Awards are nice, critical acclaim adds to an artist’s recognition, but there is not likely a better accolade than when your peers pay tribute to your work. That is precisely the case with Eugênio Leandro‘s latest instrumental album, À Hora dos Magos.
For listeners used to Eugênio’s songs, this album will prove an invigorating departure from the lyrical poetry in his verses. Here the melodies are the focus, and with an impressive array of musicians performing them, the end result is fantastic. Some of the best exponents in Brazilian instrumental music are featured in excellent renditions.
The album opens with Eugênio’s 1986 Além das Frentes’ “Consolança” featuring Ricardo Silveira (guitar), Jorge Helder (arrangement, bass and acoustic guitar) and Jurim Moreira (drums). Also from the same album and included here is “Vento Aracati,” with arrangement by Roberto Stephenson (also on sax and flute) featuring Nilton Rodrigues on trumpet and flugelhorn and Adelson Viana on piano and accordion. Of course no Eugênio Leandro collection would be complete without “Catavento,” from his 1990 album. In this instrumental arrangement, Márcio Resende (flutes and sax) and Cathrin Pfeifer (accordion) share the main solos in this classic Eugênio composition. From A Cor Mais Bonita (1995), three songs are performed in this album: “Tonta Saudade,” “Pelo Que Me Consta” and “Brasil de Dentro.” Those tracks well represent the multiplicity in Eugênio’s musical world. Maestro Alfredo Barros put it best when he said that Eugênio’s music allows us to see beyond our regional dusk and dawn colors as well as the Brazilian music diversity from “Mediterranean, American, Iberian, Moorish and African worlds.”
Six previously unreleased compositions are also in the repertoire in À Hora dos Magos. For example, “Claritiana” is a beautiful melody with Carlinhos Patriolino’s arrangement giving emphasis to his mandolin solo and acoustic guitar along with Tito Freitas on keyboards (Tito also contributed to the arrangement).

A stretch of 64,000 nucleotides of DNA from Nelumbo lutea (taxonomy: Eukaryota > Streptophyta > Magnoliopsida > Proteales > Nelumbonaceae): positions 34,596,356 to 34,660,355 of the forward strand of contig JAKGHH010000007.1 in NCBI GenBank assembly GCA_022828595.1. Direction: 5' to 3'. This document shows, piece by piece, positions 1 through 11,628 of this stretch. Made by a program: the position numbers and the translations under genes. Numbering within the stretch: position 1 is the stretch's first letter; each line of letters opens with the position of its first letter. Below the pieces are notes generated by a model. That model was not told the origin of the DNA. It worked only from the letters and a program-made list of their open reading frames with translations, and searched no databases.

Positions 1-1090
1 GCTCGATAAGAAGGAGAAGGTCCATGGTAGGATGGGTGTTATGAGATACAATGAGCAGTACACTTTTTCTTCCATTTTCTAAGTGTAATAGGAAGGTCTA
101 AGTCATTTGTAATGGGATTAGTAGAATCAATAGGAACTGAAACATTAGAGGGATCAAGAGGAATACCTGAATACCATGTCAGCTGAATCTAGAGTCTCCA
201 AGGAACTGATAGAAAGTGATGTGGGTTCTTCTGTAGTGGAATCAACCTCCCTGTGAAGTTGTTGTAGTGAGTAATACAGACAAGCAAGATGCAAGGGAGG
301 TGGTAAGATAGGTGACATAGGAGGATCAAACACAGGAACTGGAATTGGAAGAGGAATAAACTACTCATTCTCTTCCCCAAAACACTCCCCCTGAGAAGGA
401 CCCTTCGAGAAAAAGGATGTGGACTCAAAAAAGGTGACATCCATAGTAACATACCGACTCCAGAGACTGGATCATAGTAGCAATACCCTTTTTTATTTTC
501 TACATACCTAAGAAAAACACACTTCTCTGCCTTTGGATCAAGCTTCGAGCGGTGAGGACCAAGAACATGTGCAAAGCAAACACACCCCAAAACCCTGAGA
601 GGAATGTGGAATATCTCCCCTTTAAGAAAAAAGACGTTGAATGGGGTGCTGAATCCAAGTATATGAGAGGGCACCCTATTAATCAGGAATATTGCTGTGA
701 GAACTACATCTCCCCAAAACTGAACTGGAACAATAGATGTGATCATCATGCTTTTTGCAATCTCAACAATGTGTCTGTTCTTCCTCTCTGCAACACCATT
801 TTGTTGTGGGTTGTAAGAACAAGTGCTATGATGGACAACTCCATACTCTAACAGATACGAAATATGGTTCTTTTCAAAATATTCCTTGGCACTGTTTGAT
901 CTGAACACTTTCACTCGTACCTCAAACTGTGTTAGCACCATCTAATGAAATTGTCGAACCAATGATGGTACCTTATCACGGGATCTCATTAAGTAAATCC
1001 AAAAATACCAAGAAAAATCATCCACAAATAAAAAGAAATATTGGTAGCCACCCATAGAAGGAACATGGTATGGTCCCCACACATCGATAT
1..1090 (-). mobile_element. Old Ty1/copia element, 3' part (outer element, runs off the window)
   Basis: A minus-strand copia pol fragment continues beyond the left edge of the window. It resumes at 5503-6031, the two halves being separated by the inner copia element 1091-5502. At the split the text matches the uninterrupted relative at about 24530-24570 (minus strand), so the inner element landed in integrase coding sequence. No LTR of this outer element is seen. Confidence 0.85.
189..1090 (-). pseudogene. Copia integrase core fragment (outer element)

The title track, “À Hora dos Magos,” brings in the great acoustic guitarist Nonato Luiz, who also reprises his guitar solos in “Gangorra.” In their first partnership as songwriters in “À Hora dos Magos,” Eugênio and Nonato present us with a lovely slow waltz with a subtle blending of classic and popular styles.
À Hora dos Magos provides new listeners with a world of opportunities to discover the magic in Eugênio Leandro’s music through artistic performances that are as varied as his guest list. For Eugênio’s fans, the magic is reborn in instrumental renditions of his classics and new material.
À Hora dos Magos
All tracks by Eugênio Leandro, except where noted.
- Consolança (Eugênio Leandro – Oswald Barroso) – Jorge Helder, Ricardo Silveira & Jurim Moreira
- Claritiana – Carlinho Patriolino & Tito Freitas
- À Hora dos Magos (Eugênio Leandro – Nonato Luiz) – Nonato Luiz
- Tonta Saudade – Lifanco & Carlinhos Ferreira
- O Tempo Se Forma (Eugênio Leandro – Antonio José Forte) – Antonio José Forte
- Benfica 27º – Rafael Torres, Souza & Marcio Resende
- Pelo Que Me Consta – Jorge Helder, Ricardo Silveira & Jurim Moreira
- Libânia – Camerata Contemporânea de Fortaleza
- Gangorra – Nonato Luiz
- Vento Aracati (Eugênio Leandro – Oswald Barroso) – Roberto Stepheson, Nilton Rodrigues, Adelson Viana & Tarcisio Sardinha
- Brasil de Dentro – Marcos Maia & Camerata Contemporânea de Fortaleza
- Catavento (Eugênio Leandro – Oswald Barroso) – Jabuti, Cathrin Pfeifer & Marcio Resende